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Summary:

Despite the general euphoria about Skype’s retail launch in the US, there are some disturbing developments in the Skype-world that make you wonder about the future of eBay-Skype integration. Andy Abramson, who is supposed to be on vacation in Europe has dug-up information that some Skypers’ […]

Despite the general euphoria about Skype’s retail launch in the US, there are some disturbing developments in the Skype-world that make you wonder about the future of eBay-Skype integration.

Andy Abramson, who is supposed to be on vacation in Europe has dug-up information that some Skypers’ are headed to the exits. For instance, Andy reports, that Pooj Preena, Skype’s biz dev guy based in San Francisco has left the company. He helped craft the deal with Linksys for example. Some employees, especially those in Estonia, as per Andy’s account, did not make anything as a result of the deal. “That two days before the sale to eBay employees were told by (Niklas Zennström) that the he would never sell the company,” Andy writes.

These are classic signs of post-merger blues. However, it is ironic that there has been a steady trickle out of eBay and many departing executives have questioned the wisdom of the deal. The scariest part is not the exodus but the changing culture of Skype. A genuinely maverick company, Skype is facing increasingly hostile telecom operators and governments. Skype, survived and thrived, because when everyone expected them to zig, they zagged. They were small and nimble, and out maneuvered competition and lumbering behemoths. Now they are part of one! I wonder how they will do in an increasingly bureaucratic environment. EBay has already appointed three new VPs or as Andy calls them: “layers of management.”

  1. Two points to make here:

    1. If I worked for a small outfit that hit a jackpot and didn’t get a portion, I would be out too. One of the joys of working for a small emerging company is the risk/reward you take. You should share the reward as well as the risk.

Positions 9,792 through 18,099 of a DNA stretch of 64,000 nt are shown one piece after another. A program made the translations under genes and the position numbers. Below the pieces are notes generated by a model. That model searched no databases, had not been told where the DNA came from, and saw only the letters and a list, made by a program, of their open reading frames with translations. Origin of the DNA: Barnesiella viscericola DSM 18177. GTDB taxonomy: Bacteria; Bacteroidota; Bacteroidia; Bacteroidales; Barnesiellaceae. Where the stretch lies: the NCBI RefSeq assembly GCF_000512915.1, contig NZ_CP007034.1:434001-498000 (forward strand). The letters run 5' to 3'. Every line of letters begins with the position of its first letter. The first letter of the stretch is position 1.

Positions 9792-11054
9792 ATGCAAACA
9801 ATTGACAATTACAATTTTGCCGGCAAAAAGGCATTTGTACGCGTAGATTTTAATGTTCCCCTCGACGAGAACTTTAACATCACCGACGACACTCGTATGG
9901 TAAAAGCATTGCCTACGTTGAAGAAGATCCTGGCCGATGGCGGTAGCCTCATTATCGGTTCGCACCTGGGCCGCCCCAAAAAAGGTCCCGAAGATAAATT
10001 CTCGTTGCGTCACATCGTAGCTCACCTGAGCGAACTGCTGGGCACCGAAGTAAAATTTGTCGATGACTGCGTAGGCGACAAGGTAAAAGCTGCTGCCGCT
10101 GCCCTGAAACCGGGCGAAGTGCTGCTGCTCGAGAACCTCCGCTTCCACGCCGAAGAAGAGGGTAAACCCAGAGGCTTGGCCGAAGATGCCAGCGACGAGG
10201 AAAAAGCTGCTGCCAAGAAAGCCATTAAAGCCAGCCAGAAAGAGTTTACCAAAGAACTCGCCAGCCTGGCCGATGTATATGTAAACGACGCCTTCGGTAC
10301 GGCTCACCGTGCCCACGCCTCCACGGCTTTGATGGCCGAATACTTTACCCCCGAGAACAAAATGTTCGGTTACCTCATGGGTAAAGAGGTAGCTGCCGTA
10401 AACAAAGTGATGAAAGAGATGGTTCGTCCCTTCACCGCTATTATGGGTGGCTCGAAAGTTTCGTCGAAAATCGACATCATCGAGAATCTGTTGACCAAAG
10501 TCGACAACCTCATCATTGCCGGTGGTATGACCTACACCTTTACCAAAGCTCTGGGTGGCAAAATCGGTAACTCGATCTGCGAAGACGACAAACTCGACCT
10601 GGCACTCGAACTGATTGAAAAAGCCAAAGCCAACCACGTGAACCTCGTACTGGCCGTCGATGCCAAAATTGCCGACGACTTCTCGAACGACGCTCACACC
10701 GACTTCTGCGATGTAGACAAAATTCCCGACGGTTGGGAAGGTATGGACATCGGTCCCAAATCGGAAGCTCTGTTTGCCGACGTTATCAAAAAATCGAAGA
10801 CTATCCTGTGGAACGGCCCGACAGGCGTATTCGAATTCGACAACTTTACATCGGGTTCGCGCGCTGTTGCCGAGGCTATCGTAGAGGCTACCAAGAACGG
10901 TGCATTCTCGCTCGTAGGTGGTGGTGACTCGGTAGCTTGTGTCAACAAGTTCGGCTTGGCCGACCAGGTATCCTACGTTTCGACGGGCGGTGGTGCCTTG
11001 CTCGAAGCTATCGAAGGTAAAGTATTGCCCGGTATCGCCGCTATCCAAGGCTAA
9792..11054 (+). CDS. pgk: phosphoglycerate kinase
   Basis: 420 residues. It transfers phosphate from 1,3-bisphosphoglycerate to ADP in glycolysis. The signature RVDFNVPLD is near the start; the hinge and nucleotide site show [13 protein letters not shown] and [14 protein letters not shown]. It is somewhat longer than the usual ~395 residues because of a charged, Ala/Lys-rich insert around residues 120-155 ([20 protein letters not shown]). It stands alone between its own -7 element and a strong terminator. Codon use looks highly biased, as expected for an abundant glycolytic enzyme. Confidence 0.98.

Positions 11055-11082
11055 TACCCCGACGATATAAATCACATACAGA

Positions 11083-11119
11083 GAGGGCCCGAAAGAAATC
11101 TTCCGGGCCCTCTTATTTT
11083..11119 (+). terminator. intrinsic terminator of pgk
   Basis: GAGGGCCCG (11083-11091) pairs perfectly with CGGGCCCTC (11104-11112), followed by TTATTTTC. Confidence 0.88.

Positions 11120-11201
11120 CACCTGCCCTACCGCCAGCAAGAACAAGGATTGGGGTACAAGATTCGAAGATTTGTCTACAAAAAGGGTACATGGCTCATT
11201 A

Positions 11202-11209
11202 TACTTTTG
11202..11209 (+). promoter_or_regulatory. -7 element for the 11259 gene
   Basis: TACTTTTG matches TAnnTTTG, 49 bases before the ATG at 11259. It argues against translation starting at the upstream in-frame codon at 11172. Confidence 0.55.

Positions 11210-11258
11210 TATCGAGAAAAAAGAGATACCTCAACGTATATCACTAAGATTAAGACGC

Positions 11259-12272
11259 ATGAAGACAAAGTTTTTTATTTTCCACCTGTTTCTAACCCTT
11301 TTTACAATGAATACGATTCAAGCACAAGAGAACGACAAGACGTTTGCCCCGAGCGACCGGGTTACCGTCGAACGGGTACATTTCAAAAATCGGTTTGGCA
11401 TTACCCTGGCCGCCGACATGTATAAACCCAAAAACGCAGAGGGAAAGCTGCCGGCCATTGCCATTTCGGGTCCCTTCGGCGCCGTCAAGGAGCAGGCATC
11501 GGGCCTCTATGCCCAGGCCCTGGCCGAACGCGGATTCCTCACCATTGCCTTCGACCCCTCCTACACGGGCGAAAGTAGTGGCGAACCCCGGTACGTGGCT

2. Having had time to comtemplate, I cannot believe EBay paid the monumental amount for Skype. Look what Cisco got for a couple more billion. That’s just one comparison.

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  2. Valuable employees should have bonuses written into their contracts, if they’re expecting something when the company is sold.

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  3. That’s called a VC or partner. Employees of private companies don’t have contracts for the sale of a company. Such payment comes from the heart, not paper.

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  4. [...] Yes, they just were bought by eBay for $4.1 billion, but that doesn’t mean everyone and everything will remain the same at the company. Om Malik is suggesting that there are dark clouds ahead for Skype in his latest post. “Andy Abramson, who is supposed to be on vacation in Europe has dug-up information that some Skypers’ are headed to the exits. For instance, Andy reports, that Pooj Preena, Skype’s biz dev guy based in San Francisco has left the company. He helped craft the deal with Linksys for example. Some employees, especially those in Estonia, as per Andy’s account, did not make anything as a result of the deal. “That two days before the sale to eBay employees were told by (Niklas Zennström) that the he would never sell the company,â€? Andy writes.” [...]